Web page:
By Karen Finney - 07/25/11 10:59 PM EDT
Perhaps a case of selective amnesia explains the exalted platform given to Grover Norquist both in the media and among congressional Republicans. Just a few years ago, Norquist was a central figure in the GOP culture of corruption and cronyism that helped Democrats retake control of Congress in 2006.
From his longtime friendship with Karl Rove to leadership of the K Street Project with convicted former House Majority Leader Tom DeLay (R-Texas) to the money-laundering scandal involving convicted Republican lobbyist Jack Abramoff, Norquist has long wielded unchecked power in Washington. Norquist and his Americans for Tax Reform (ATR) are key players in an influential web of GOP donors, operatives and organizations working to implement a Republican agenda and consolidate power benefiting their special-interest friends. ATR funding reportedly comes from right-wing organizations like Olin and Scaife — conservative foundations set up by millionaires and billionaires like the Koch brothers — to support a set of policy goals favorable to their corporations. ATR has also received significant funding from the tobacco, gambling and alcohol industries.
During this time, Norquist worked with Abramoff, Ralph Reed and Abramoff’s partner Michael Scanlon in a money-laundering scandal that bilked millions of dollars from Indian tribes. Abramoff and Scanlon grossly overcharged the tribes for work on casino gambling issues, using Norquist’s ATR and the ATR Foundation as a pass-through to support their lobbying effort. Contributions were made to ATR, which then skimmed a fee off the top before passing the money on to Ralph Reed and other anti-gambling activists.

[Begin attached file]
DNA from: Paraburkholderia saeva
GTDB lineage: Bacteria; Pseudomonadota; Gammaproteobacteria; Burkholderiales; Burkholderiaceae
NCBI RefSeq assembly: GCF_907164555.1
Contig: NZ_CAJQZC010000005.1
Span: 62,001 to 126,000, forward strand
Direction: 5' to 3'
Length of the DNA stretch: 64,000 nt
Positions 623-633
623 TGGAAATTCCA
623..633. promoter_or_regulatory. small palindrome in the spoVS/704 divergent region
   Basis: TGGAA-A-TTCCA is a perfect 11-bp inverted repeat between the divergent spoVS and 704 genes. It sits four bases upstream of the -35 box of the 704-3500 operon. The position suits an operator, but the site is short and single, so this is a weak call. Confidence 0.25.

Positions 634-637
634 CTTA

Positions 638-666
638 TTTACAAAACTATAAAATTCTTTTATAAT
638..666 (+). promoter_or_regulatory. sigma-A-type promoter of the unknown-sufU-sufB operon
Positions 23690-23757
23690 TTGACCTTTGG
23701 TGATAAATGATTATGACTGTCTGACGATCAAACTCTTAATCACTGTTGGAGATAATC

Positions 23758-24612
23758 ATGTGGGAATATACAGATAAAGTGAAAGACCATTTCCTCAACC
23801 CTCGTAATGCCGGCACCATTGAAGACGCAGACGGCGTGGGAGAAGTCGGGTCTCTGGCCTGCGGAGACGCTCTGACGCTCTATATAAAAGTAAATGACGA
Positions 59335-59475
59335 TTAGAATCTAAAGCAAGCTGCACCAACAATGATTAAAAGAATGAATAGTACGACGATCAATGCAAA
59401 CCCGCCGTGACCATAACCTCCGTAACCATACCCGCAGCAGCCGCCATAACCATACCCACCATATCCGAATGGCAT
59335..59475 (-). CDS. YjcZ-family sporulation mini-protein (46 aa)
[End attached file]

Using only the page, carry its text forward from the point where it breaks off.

In one example, the Choctaw Indian tribe in Mississippi paid Americans for Tax Reform $1.1 million in 1999. Norquist passed the money to Reed, who ran the powerful Christian Coalition and a for-profit political consulting company. Reed used the money to run a religious-based anti-gambling campaign with the veiled purpose of preventing a rival tribe from cutting in on the Choctaw casino business.
This allowed Norquist, Reed and Abramoff to disguise the fact that the money used to fund anti-gambling activities was generated through Indian gambling. Abramoff utilized Norquist’s cachet and access, referring to him once in an email as a “hard-won asset.”
Investigations in 2006 by the Senate Indian Affairs and the Senate Finance committees (then chaired by Republican Sens. John McCainJohn McCainOvernight Finance: Puerto Rico bill clears panel | IRS chief vows to finish term | Bill would require nominees to release tax returns Overnight Defense: Pentagon chief fears sequestration's return Groups urge Senate to oppose defense language on for-profit colleges MORE, Ariz., and Chuck GrassleyChuck GrassleySenate panel delays email privacy vote amid concerns Defense bill renews fight over military sexual assault Reid knocks GOP over 'light' Senate schedule MORE, Iowa, respectively) found that Norquist not only used ATR as a cash “conduit” for Abramoff’s clients, but that ATR and four other conservative nonprofit groups “appear to have perpetrated a fraud” on American taxpayers.
Which raises the question: Just what is it that 236 GOP House and 41 GOP senators fear from an operative known to be involved in illegal activity involving taxpayer fraud and influence peddling?
Karen Finney is a political analyst for MSNBC and Democratic consultant.